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Aquatech Dewatering targets mining industry

September 1, 2012
by Norm Tollinsky
In: News with 0 Comments

Northern Ontario’s hot mining sector was the main reason Aquatech Dewatering and sister company Aquatech Pump and Power branched out to Sudbury last year, but it was also a homecoming for three of the company’s four senior executives.

President Andy Ingriselli and chief financial officer Claudio Ciavarella were both born and raised in Sudbury, while partner Raul Misa is from Timmins.

Founded in 2006 and based in Concord, Ontario, just north of Toronto, Aquatech Dewatering has, until now, focused predominantly on the construction market, “but the growth we see is very much linked to the mining industry – especially in Northern Ontario, but also in Quebec and Atlantic Canada,” said Ingriselli.

Aquatech Dewatering provides contract pumping services, while sister company Aquatech Pump and Power sells, rents and services equipment. In addition to the head office in Concord and its location in Sudbury, the company also has offices in Ottawa and St. John’s, Newfoundland.

Ingriselli left Sudbury after high school to pursue post secondary studies in southern Ontario and was introduced to the dewatering business through a summer job. After several years in the business, he decided to strike out on his own.

“I saw a real need in the industry for a company that could offer more of an engineered solution and an environmental focus,” he said. “We offer a full turnkey service. We can go in at the permitting stage, do environmental studies, get permits and calculate the water that will be required by a mine, as well as what will be discharged to the environment. We can do the filtration of that discharge to meet environmental regulations and do all the high-density polyethylene piping.

“We’re truly a one stop shop,” added Ingriselli. “We can provide every single piece for the end result, or if you only need one of those pieces, we’ll supply that.”

The company did some work in Northern Ontario prior to opening its 12,000-square foot Sudbury branch, but is now much better positioned to take advantage of opportunities in the region.

“We’ll probably also open a satellite office in Timmins,” said Ingriselli. “Thunder Bay would be the next logical step after that.”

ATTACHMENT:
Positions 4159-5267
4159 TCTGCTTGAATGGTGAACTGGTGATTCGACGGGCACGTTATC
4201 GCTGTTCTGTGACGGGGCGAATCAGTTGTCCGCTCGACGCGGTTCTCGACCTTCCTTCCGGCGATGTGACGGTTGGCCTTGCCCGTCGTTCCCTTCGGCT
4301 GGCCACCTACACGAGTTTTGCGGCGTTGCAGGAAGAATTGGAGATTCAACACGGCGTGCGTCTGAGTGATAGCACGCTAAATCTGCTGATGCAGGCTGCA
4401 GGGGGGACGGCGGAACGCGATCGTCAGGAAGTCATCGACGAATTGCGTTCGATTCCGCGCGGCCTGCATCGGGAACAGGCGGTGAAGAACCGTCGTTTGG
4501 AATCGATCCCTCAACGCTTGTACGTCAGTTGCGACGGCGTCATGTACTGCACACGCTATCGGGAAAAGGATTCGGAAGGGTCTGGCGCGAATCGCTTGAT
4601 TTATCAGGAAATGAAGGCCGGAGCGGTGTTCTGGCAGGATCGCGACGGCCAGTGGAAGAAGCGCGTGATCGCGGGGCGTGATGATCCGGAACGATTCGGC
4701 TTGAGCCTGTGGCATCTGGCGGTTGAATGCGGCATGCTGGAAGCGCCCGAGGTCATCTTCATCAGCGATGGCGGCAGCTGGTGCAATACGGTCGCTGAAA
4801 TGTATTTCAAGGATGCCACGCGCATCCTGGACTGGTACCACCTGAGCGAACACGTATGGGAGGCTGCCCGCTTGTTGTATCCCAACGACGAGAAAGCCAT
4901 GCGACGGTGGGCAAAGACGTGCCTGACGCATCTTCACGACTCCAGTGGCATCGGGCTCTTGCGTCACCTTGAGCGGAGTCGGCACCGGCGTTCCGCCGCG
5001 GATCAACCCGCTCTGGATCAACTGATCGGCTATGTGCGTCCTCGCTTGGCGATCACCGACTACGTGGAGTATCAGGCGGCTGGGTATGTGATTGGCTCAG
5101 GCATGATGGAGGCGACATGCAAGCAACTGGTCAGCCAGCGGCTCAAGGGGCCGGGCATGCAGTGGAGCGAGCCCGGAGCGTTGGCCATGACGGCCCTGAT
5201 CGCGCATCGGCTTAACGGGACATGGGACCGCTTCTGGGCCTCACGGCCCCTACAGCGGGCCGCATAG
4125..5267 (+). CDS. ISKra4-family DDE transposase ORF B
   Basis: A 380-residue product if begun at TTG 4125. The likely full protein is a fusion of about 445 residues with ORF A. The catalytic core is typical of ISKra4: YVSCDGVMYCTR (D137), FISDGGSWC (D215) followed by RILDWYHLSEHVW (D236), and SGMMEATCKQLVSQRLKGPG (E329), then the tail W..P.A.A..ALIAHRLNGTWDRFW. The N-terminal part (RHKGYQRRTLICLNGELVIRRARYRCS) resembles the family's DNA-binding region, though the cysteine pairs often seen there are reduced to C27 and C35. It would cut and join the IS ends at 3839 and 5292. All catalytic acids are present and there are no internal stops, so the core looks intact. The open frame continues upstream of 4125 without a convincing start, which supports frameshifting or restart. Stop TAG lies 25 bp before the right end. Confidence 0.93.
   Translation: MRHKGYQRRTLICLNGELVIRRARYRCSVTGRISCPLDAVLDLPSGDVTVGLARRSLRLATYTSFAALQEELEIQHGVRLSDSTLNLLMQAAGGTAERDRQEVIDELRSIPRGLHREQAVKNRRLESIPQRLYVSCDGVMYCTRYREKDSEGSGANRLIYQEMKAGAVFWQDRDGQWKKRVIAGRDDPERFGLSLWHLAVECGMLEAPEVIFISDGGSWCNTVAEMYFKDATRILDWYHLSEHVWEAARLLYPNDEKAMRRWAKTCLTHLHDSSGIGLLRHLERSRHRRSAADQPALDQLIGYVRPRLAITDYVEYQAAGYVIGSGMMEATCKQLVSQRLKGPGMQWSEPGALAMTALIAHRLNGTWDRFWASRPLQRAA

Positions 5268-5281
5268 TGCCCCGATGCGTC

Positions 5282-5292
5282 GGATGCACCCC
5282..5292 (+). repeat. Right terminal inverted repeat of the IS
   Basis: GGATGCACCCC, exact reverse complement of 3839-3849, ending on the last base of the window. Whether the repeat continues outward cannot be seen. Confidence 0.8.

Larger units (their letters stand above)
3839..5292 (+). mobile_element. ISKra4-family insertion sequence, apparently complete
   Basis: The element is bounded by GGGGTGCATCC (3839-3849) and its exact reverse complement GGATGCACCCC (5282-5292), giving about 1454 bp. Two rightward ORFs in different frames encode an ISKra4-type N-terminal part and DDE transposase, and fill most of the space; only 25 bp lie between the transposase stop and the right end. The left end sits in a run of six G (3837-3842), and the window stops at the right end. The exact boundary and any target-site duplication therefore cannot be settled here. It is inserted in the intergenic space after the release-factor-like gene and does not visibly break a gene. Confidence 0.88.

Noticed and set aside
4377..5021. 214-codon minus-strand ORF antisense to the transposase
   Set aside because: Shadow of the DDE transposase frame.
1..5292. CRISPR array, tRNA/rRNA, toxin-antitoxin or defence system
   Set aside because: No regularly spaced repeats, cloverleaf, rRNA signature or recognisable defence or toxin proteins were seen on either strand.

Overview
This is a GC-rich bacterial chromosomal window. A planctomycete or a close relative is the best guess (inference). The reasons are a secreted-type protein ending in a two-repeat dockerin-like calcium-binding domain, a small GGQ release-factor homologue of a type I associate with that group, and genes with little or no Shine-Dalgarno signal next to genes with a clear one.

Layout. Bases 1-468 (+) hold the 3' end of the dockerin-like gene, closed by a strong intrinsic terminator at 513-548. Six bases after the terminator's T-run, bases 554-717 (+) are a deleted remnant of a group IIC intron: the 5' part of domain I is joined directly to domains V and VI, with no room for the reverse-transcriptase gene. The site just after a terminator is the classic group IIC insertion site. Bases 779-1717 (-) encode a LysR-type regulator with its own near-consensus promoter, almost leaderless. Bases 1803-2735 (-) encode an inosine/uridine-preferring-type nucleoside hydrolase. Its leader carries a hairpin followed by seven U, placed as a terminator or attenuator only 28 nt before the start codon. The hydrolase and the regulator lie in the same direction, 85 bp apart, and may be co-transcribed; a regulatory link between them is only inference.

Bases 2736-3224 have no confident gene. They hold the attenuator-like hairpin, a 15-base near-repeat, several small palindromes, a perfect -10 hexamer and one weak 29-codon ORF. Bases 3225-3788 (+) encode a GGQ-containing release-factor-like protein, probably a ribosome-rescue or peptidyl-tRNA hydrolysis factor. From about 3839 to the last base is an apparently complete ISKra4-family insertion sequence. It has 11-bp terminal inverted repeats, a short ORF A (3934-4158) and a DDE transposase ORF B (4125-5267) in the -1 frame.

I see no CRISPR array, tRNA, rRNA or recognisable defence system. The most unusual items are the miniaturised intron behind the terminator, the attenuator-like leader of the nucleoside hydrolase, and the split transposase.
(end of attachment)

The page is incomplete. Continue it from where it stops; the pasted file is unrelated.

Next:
Aquatech’s specialized equipment for the mining industry includes the heavy-duty Dragflow HY85 submersible pump, which is ideal for dredging and removing solids from tailings ponds. Designed to pump 50 to 75 per cent solids by weight, Dragflow pumps will appeal to mining companies frustrated with the high maintenance costs and short life expectancy of competing equipment, said Ingriselli.

At a recent open house in Sudbury, the company unveiled a purpose-built 475-horsepower boom truck. Equipped with a 96-foot crane and capable of lifting up to 29 tonnes, the CT660S boom truck was custom built for Aquatech by Caterpillar distributor Toromont CAT.

Standardizing on Caterpillar products will ensure prompt access to service due to Toromont’s extensive footprint across Northern Ontario, noted Ingriselli.

“A lot of our diesel pumps are powered by CAT engines because when you’re working in a remote area, the equipment is only reliable if it’s operating. Toromont has a strong presence in mining communities across Northern Ontario, so if we have a pump with any kind of mechanical need, we know we can count on Toromont for support. Downtime in this industry is very expensive. The fact that it’s a Caterpillar truck gives us the same level of reliability.”

Dewatering technology is moving more and more in the direction of automation, said Ingriselli.

“A lot of our pumps now are automated and can be monitored and operated through remote access, so you don’t have to be physically there to know there’s a problem. You can track the performance of the equipment from a computer through an Internet connection. You can control the speed of the pump, see the volumes you’re pumping and receive diagnostic alerts. Even the water quality can be monitored.”

In the event of a mechanical problem, added Ingriselli, standby pumping equipment can be programmed to automatically kick in.

Automated operation and monitoring of dewatering equipment will become more and more prevalent in the next few years, he predicted.

“The entire industry is moving in this direction, but you need someone to support it, and that’s the biggest problem when you get into some of these remote locations.”

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